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Working Backwards to Create Tension in a Short Story

Edgar Allen Poe is one of the most prolific and well-known short story writers in American literature, and had much to say regarding the craft, particularly regarding the writer's process. In addition to believing firmly that a literary work should be read in one sitting, in his essay, "The Philosophy of Composition," Poe writes: Nothing is more clear than that every plot, worth the name, must be elaborated to its dénouement before anything be attempted with the pen. It is only with the dénouement constantly in view that we can give a plot its indispensable air of consequence, or causation, by making the incidents, and especially the tone at all points, tend to the development of the intention.

It is within this concept of knowing the dénouement that the writer overcomes the biggest challenge in writing a short story: namely, the challenge of compressing a meaningful tale into one sitting for the reader. This becomes especially difficult considering the modern reader, whose attention span has become arguably shortened by multiple technological interruptions throughout the day. But the fact remains—if you wish to create a meaningful tale in fewer than 7,500 words, the best way to do it is by working backwards.

But how do I actually do that?

Knowing what to do and doing it are two different things, and if you've never done it, rest assured that working through the entire plot before writing your story might feel counterintuitive. However, the good news is that once you do it, the hard part of writing a short story is over; you can then focus on writing, which becomes much simpler when there is a clearly defined outline to work with.

When I work backwards in writing a short story, I start by asking myself what major change or revelation I want to transpire or be revealed at the end. A word of warning: this could be the most tedious part of the process, because in essence, you are determining a story's thematic focus.

After these questions have been answered and you have created a way to drive that theme home for your readers with a shocking or unnerving ending, you can then determine the best and most representative characters to complete those events or make those revelations. This is usually much easier to do than the aforementioned first step, because now, you have a thematic focus to work on and a solid base plot point (the conclusion) to build upon. Finding a character (or characters) to populate that plot is usually only a matter of looking for archetypes that fit your theme.

What are the advantages?

Although is almost goes against logic to write a story from the end, backwards, you'll find several advantages to undergoing this process. For example, knowing the end allows the writer to do the following:

  • Build suspense at a more correct pace—knowing how the story ends provides the opportunity to build suspense from the beginning, through foreshadowing and imagery from the very first sentence.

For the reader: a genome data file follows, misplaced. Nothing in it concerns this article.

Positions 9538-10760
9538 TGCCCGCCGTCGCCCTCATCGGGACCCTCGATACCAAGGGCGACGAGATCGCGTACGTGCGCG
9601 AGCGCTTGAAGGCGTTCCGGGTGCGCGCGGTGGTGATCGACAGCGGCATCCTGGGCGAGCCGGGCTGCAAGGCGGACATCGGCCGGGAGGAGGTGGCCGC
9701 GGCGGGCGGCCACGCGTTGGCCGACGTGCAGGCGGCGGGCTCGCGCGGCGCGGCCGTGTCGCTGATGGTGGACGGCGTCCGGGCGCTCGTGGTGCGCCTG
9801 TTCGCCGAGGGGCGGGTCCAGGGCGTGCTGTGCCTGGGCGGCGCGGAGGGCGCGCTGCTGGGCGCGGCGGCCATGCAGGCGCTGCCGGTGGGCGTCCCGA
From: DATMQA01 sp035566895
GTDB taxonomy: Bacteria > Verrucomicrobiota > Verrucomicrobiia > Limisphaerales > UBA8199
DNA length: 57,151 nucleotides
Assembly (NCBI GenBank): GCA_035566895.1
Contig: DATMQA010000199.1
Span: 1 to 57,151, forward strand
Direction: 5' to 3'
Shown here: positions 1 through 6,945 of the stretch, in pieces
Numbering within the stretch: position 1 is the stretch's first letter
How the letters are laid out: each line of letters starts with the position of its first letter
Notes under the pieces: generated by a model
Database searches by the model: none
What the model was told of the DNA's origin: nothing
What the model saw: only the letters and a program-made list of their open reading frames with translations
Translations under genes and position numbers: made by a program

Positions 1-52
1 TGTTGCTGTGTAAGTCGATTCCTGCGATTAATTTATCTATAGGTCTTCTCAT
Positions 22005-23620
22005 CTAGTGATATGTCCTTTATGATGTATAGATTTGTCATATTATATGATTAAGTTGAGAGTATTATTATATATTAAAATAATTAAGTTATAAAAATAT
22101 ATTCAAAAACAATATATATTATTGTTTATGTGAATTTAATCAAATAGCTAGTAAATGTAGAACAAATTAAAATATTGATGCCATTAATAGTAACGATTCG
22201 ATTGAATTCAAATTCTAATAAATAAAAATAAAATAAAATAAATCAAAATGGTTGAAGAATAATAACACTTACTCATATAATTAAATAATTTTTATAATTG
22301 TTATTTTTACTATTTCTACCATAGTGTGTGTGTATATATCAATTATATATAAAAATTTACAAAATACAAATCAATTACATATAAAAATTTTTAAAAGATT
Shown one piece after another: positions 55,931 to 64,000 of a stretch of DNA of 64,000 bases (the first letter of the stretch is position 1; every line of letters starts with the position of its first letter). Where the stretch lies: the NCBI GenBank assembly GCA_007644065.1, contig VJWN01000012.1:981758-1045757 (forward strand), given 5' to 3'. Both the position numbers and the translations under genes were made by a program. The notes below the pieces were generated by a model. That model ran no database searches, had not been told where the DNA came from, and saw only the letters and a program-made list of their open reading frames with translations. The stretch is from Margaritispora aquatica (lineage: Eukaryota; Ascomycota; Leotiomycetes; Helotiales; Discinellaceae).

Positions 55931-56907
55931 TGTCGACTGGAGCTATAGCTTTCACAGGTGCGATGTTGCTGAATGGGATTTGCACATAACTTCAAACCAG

• Build a character around the plot rather than the other way around—knowing a character's fate is highly useful in characterization techniques. Since short stories provide little opportunity for in-depth characterization, building a character around the plot rather than the other way around allows the writer to create a character who fits well into the short story genre.
  • Write the story's arc then go back in to fill in details—this type of outline, if you will, allows the writer to create a more realistic arc. To use geometrical reference as metaphor, knowing the beginning and ending of an arc supplies the writer with the most obvious angle for drawing it.

Building suspense

According to Poe, A short story must have a single mood and every sentence must build towards it. One of the greatest challenges for the short story writer, then, becomes determining this mood from the onset, and there is no easier way to achieve this task than to write (or at least know) the ending first. Working backwards from the end toward the beginning in your thought process when creating the story then becomes more intuitive, and allows you to pick out events or conversations between characters along the way that serve to build suspense before the dénouement.


Characterization isn't often a focus in short story writing, primarily because there is such limited space in which to develop a character. This mystery surrounding the character can work to your advantage, though, in that you can offer the reader a targeted, turbulent tour of the inner workings of a character's mind and then pull them right out again, while questions still remain. It's a process that makes the short story genre so uniquely powerful and appealing.

The story's arc

If you work out the end before even beginning the first sentence of the story, you'll likely be tempted to write the end first. This isn't necessarily a bad idea, and some short story writers swear it's the best method. Having carefully planned out the ending—what the main character or main characters will see and experience—you'll be more able to see the trajectory of plot and can more easily work backwards. This helps you avoid two of the most common pitfalls many writers face in the middle of writing a short story:

  1. Wandering off track with plot.
  2. Not being sure "where to go" next.

With the end plainly in sight, and especially if details of the end are worked out in great depth, you'll stay on track with plot and find a more suitable beginning that creates a well-paced short story plot line.

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